A couple weeks after Kasha and I encountered our first neighborhood lemonade entrepreneurs, I was driving through Main Street Ridgefield and came across another lemonade stand and snapped the pics you see here. In this case, these entrepreneurs were closed for business so I did not get to interview them or sample their brew(s), but the spirit of their humble endeavor was yet another reminder of how the keys to our fundamental economic success in this country lie among the spirit of budding lemonade entrepreneurs.
Enter Necochea Argentina
Now I’ve traveled the world and while not hit every corner, I have yet to see an entrepreneurial front-yard lemonade stand in any other country. Sure, I’ve seen young people selling crafts, fruits, performing for coins, but somehow the young lemonade entrepreneur and their humble neighborhood lemonade stand seems uniquely red-white-n-blue and I’m not positive why but I have some theories.
When growing up as a teenager in Argentina as a Rotary exchange student in 1978, I always seemed to win when playing monopoly with my new Argentinean friends. At the time they would often chide me and prod me with, “Oh! You Capitalists! You Yankees! You Gringos! You are all the same! You take everything! You win at all costs! You yada yada …”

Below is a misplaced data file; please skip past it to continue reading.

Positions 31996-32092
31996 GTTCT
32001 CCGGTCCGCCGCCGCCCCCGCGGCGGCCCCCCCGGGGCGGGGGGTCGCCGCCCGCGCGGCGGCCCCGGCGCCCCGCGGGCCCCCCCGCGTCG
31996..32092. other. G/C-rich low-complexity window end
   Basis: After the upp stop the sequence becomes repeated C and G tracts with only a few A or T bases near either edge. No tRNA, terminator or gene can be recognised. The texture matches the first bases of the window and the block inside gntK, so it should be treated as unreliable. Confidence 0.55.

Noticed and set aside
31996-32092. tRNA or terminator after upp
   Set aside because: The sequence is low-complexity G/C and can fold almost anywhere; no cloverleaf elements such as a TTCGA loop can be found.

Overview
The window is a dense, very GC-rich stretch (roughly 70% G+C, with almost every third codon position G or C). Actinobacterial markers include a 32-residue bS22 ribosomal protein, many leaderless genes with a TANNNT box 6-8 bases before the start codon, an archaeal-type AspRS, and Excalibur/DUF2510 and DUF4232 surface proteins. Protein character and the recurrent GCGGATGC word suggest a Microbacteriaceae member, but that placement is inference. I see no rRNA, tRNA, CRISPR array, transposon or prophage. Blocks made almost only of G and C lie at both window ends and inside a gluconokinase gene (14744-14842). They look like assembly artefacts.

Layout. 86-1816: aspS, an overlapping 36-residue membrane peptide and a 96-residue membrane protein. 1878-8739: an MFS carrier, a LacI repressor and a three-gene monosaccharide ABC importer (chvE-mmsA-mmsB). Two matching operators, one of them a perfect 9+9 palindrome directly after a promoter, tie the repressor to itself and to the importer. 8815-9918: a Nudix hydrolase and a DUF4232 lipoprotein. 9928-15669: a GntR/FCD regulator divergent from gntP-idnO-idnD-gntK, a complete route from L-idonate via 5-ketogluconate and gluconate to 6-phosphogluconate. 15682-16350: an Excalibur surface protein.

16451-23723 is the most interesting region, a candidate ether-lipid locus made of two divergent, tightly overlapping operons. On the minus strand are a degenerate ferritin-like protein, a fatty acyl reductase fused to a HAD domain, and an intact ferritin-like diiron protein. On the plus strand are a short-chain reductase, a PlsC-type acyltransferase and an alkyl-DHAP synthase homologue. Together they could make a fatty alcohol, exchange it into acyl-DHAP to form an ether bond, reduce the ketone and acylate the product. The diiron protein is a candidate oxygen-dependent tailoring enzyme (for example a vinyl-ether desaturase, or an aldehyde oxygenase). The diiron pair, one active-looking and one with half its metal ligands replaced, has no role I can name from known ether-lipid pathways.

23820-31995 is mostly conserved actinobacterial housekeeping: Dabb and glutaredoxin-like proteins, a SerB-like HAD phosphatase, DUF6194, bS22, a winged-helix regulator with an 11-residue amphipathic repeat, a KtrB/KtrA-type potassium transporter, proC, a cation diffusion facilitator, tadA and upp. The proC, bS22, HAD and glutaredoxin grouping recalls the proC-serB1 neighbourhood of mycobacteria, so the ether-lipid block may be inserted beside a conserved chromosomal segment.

But it was also during those loved South American times that I enjoyed many a debate about the evils and merits of Capitalism, Communism, Socialism, and other ism’s. But somehow that despite the debates, I knew that they too were capitalists at heart no matter what their official ism was that they subscribed to publicly. My capitalistic proof of innate free-trade was the flourishing of black markets in every corner of the globe that I’ve ever traveled to. Which supports my theory: That left alone, all humans will trade in a manner that is win-win for them and those they trade with, but the key point is “left alone.”
Governments are necessary and good governments that serve the people and individual freedoms first with state second are an amazing blessing. Yet governments often get over-run by special interests, collectivists, Leninists, and others who quietely delight in chipping away at personal freedoms by advocating more tariffs, trade barriers, licensing, laws, obfuscation of agendas, etc. – all of which is fertilizer for big business and big corruption.
The lemonade entrepreneur is a noble example of the balance of supply and demand when left alone – no town permits, no labor laws, no minimum wages, no sales tax, no use taxes, no mandatory state licensing, certification or registration, etc.